When in Rome, drama follows

Academy: A cast of all midshipmen admirably tackles a contemporary, dialogue-heavy play.

Review

Howard Live

November 20, 2003|By Mary Johnson | Mary Johnson,SPECIAL TO THE SUN

With John Guare's Chaucer in Rome, the Naval Academy's Masqueraders offer a play that is new to the Annapolis region. Guare's 1999 work presents thought-provoking reflections on contemporary society, liberally spiced with absurdity.

Guare's title choice may spring from the similarity of his recounting tales of modern-day pilgrims seeking absolution to those of medieval pilgrims chronicled in Chaucer's Canterbury Tales.

Guare's three protagonists are recipients of the Prix de Rome, working at the American Academy in Rome. Artist Matt has undergone skin-cancer surgery, and his recuperation prompts a career change. Helping Matt through this crisis is girlfriend Sarah, an art curator, and their friend - art historian Pete.

The play begins with the trio hearing the cigar-smoking surgeon advise Matt to avoid using toxic paints, shattering news to this artist who mixes his own lethal blend.

Matt confronts his career alternatives during a week described by visiting Father Shapiro (here as narrator) as a time when millions of pilgrims are entering Rome while the city also play host to a celebration of international Gay Pride, the filming of a Martin Scorsese epic, an annual fashion week of top designers and a Hustler photo shoot.

Masqueraders director Christy Stanlake has chosen an enormously ambitious undertaking in this two-act play, with a largely absurdist first act followed by interspersed hilarity and intense drama.

The opening scene has four pilgrims stationed statue-like in a minimalist set containing a generic Roman fountain that provides an opening backdrop.

Amid the action, Stanlake uses a half-dozen monitors and large-screen projection TV to depict the frenzy of Rome in 2000.

The all-student cast has the difficult task of humorously portraying largely superficial characters who don't initially engage the audience.

Frank Ramirez is brilliant as Matt's devoted friend Pete, who finds Matt a successful career at a high price to himself. At one point, energy-charged Ramirez bounds off the stage in flight from his parents, soon reappearing in the side balcony where he continues his raging monologue against them.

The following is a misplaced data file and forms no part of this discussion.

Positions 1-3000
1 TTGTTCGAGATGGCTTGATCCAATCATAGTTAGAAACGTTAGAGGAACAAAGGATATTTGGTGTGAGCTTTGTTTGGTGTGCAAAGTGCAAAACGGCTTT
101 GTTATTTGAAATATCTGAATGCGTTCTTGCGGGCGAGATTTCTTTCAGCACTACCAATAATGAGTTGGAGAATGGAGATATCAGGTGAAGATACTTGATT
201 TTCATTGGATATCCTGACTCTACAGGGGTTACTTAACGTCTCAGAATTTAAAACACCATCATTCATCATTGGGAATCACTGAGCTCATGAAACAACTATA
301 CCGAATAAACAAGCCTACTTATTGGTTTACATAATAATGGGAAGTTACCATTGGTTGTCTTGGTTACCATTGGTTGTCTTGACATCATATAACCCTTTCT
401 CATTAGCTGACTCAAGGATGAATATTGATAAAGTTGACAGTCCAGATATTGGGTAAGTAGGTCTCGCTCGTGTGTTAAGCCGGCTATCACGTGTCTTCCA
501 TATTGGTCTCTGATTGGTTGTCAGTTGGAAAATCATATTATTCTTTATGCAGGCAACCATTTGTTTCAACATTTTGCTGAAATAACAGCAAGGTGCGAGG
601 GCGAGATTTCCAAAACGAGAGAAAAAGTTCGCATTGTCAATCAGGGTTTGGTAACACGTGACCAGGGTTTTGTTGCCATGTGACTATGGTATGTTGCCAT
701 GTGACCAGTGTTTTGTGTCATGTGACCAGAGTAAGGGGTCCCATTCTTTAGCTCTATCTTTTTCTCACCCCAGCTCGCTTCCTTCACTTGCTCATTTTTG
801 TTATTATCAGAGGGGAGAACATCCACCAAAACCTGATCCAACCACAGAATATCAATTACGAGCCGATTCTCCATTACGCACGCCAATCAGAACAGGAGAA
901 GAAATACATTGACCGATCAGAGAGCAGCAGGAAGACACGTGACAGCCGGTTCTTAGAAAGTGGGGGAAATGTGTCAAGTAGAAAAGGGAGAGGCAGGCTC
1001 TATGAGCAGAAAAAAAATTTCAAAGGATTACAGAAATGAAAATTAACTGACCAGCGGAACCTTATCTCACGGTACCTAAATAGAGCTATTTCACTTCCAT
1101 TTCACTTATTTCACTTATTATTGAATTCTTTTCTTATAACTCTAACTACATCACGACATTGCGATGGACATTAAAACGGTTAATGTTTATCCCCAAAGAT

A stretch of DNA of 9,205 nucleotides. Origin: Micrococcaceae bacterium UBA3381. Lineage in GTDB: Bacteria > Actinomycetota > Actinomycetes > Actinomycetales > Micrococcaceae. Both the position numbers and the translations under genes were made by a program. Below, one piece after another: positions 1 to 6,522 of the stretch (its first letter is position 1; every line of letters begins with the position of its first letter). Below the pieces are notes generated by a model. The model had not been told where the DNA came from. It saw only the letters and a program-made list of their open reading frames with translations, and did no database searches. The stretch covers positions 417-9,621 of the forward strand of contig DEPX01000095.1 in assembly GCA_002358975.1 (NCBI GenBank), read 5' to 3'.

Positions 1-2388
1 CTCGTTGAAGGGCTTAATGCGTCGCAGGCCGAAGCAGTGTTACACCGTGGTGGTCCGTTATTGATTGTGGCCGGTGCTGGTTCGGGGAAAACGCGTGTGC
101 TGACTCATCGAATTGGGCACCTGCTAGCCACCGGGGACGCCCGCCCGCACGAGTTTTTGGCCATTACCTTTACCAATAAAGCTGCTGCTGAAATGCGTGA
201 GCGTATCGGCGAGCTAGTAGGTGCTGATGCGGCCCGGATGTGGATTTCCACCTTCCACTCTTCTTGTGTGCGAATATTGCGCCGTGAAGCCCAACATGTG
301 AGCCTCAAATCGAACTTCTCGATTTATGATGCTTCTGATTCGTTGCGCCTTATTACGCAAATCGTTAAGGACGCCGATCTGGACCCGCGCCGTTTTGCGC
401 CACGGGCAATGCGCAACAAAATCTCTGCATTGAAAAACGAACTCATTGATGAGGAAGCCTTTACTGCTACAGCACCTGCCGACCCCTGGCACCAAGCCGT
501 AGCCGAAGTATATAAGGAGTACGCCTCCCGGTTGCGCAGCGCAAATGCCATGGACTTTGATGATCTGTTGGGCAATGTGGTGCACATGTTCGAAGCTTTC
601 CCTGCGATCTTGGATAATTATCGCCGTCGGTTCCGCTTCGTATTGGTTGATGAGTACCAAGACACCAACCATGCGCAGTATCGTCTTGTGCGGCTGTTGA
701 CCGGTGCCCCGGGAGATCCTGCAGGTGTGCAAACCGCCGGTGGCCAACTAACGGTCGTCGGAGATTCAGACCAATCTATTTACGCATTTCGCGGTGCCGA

Jeff Gelzinis is excellent as self-centered, shallow artist Matt, moving from a relative innocent to a celebrity without conscience. Stephanie Hoffman captures Sarah's distinctive blend of assertive professionalism and private vulnerability.

C.J. Mantilla is often hilarious as pivotal character Father Shapiro and as the detached, pragmatic physician, delivering much of his characters' dialogue in acceptable Italian.

Actors are required to move from comic portrayals in the first act to the probing drama of the second. Two actors who excel in both acts are Cassidy Rasmussen, playing Pete's mother, Dolo, and Brad Thompson, who plays Pete's father, Ron. As tourists, both bring the United States - including home-cooked food - with them, seeing the Eternal City through their limited vision. Later, Rasmussen and Thompson transform themselves into complex, disturbed individuals in a confessional scene.

Pitfalls abound in this demanding production with a multitude of philosophical and art-world ideas inundating the audience in an often too-wordy script. The student-actors succeed admirably in this dialogue-heavy play, but the production could be improved by cutting some of the Italian dialogue. Although it may lend an authentic element to the Roman setting, it won't work if the Italian is halting and sometimes mispronounced.

Performances are scheduled for tomorrow and Saturday at 8 p.m. at the Naval Academy's Mahan Hall. All seats are $10. Tickets: 410-293-8497.

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